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These buildings were designed to have a life span of 10 years and were built of single brick, without a cavity wall, with piers at ten feet intervals. The walls supported a light steel frame carrying asbestos sheeting or board and felt roofing. Outside the brickwork was rendered with cement whilst inside the walls were painted a variety of colours. The buildings had concrete floors.
|HQ||1||Gas Defence Centre||48/40|
|HQ||5||Ambulance and Fire Station||(16696/39) & MC/281/42|
|HQ||16||AMWD Offices and Stores||MC/198/44|
|HQ||20||AMWD Rest Room|
|HQ||21||Latrines to AMWD Rest Room|
|HQ||22||Water Tower to ablutions|
|HQ||24||Latrines||MC/288/41 & 35/WDT/98A|
|HQ||28||Officers & Airmen ablutions and latrines||MC/245/41 & MC/169/42|
|HQ||36||Battery Charging Room||S3/WDT/76|
|HQ||41||Latrines to Storage Sheds||MC/341/41|
|HQ||42||Motor Transport Office||40' X 18'||Not known|
|HQ||43||Drivers Rest Room||40' X 18'||Not known|
|1||41a||15 x Latrines to Storage Sheds||MC/341/41|
|1||62a||Sub Site Office||40' x 18'||MC/309/41|
|1||64||Boiler House||16' x 11'||S3/WDT/90|
|1||65||Search Room and Blast Shelter||11' x 10'||S3/WDT/66 & TP/4038/41|
|2||41b||6 x Latrines to Storage Sheds||MC/341/41|
|2||20a||Transportation Shed||300' x 100'||MC/24/43|
|2||62c||Sub Site Office||40' x 18'||MC/309/41|
|2||65a||Search Room and Blast Shelter||11' x 10'||S3/WDT/66 & TP/4038/41|
|2||68||Bottle Washing Room|
|3||41c||Latrines to Storage Sheds||MC/341/41|
|3||62e||Sub Site Office||40' x 18'||MC/309/41|
|3||65b||Search Room and Blast Shelter||11' x 10'||S3/WDT/66 & TP/4038/41|
|3||73||Electricity Sub Station||13241/41|
Huts were assembled using timber-framed sections. Each section bolted together to form huts of any length. The timber framed panels were covered on the outside with 3/4 inch rebated weather boarding with the inside walls lined with plasterboard and with standard metal windows. Roofs were timber trussed and panelled and covered externally either with corrugated asbestos or timber and felted. The floors were of timber.
|HQ||3||2 x Unit Buildings||25' x 10'|
|HQ||12||12 x Constructors Huts||15' x 10'|
|HQ||31||Office/Store||7393/41 & Local Design|
|HQ||34||4 x Huts erected by Unit||Not known|
By 1940 an acute shortage of timber led to the development of other forms of buildings for accommodation. The Laing hut consisted of standard prefabricated lightweight timber wall sections bolted together. End sections consisted of 2 corner sections 8 feet 3 inches high and one central door section 2 feet 8 inches wide. Side sections were usually made up of 10 sections, each 6 feet wide and incorporating a steel half window frame which when combined with a left or right hand section would form a standard sized window. The walls were lined both inside and out with plasterboard and additionally the outside covered with felt. Lightweight composite roof trusses were spaced every 4 feet and supported corrugated asbestos sheeting outside and inside with plasterboard.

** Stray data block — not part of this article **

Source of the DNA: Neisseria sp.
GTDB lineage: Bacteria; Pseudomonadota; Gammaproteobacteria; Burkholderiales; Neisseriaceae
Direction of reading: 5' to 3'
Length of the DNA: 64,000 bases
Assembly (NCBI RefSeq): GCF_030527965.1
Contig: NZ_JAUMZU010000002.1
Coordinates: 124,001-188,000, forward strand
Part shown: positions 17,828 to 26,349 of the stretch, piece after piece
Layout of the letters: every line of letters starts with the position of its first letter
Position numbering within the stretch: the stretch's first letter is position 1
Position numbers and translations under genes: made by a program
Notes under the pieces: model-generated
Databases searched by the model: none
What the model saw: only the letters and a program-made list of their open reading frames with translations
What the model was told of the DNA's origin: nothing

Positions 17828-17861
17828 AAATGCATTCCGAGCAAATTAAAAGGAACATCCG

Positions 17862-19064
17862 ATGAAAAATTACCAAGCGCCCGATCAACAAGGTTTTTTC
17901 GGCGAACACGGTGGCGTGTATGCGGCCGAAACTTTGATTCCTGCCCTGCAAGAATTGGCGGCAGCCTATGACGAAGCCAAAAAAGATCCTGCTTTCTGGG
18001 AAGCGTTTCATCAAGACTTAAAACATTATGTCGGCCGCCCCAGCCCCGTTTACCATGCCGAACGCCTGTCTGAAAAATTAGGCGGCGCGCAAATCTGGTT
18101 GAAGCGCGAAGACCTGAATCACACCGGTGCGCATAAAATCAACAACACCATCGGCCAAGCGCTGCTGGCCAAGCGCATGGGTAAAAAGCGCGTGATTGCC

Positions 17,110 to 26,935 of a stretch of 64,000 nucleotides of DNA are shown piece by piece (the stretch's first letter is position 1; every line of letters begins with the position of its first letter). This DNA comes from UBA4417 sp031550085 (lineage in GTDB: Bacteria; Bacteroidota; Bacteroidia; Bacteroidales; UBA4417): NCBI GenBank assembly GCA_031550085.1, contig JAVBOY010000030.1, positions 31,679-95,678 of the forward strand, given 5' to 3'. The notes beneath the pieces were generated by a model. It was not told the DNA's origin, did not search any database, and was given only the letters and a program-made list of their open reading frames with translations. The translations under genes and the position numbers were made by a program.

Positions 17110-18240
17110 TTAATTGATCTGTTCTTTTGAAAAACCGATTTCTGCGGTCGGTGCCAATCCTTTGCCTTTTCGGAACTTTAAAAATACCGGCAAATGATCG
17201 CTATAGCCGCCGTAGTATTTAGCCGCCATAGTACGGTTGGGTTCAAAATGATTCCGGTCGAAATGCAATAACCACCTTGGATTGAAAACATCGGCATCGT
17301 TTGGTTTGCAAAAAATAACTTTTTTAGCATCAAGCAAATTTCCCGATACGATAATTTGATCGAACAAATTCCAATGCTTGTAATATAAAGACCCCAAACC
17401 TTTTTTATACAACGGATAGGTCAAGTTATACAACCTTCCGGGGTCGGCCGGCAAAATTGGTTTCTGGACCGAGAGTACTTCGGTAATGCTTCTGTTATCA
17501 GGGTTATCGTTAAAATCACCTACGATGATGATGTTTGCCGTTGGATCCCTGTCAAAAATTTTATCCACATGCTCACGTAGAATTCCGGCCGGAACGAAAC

|HQ||13||Headquarters Office||MC/547/41 & S5/WDT/85 & S8/WDT/89|
|HQ||23||Canteen||MC/328/41 & MC/474/45|
|HQ||26||Airmen Dining Room||MC/402/41 & MC/291/44|
|2||70||Transportation Office 1/2 LAING||36' x 22'||S3/WDT/94|
|3||71||Sub Site Canteen||MC/329/41 & MC/472/45|
The Thorbex was a Ministry of Supply living hut but was different from other lightweight timber framed huts which had straight sides, in that the Thorbex had sloped sides. The gable ends were made of 5 sections of light timber studwork framing which were bolted together with the centre section containing the door. The sidewalls and roof all shared a common frame section except where windows were required. The walls were clad on both sides with plasterboard with the outside being felted. A typical hut was 60 feet long; 17 feet 3 inches wide; and 7 feet 3 inches minimum height.
|HQ||27c||3 x Barrack Huts (part of Labour Camp)|
These huts have not yet been identified and if not one of those listed further on (Nissen; Marston; Richmond) were either Iris or Romney huts being semi circular 24 gauge corrugated iron sheeting fixed to a series of 2 1/2 inch tubular steel ribs. Whilst similar to the Nissen and Thorbex huts, these were primarily used as workshops and stores but could be adapted for use as canteens and cinemas.
|HQ||2||Building||12' x 10'|
|HQ||45||Bulk Oil Compound||Not known|
|HQ||46||Salvage Hut and compound||Not known|
|1||66||Hut erected by Unit|
The Richmond was a type of Jane corrugated iron hut possibly manufactured by Boulton & Paul. It was made of lightweight timber framed panels covered on the outside with straight sheets of corrugated iron laid vertically and on the inside with felt reinforced with chicken wire. On the inside of the roof felt was nailed to common rafters while straight corrugated iron was fixed on the outside. The internal span was 18 feet; length in multiples of 3 feet panels, and internal height 8 feet.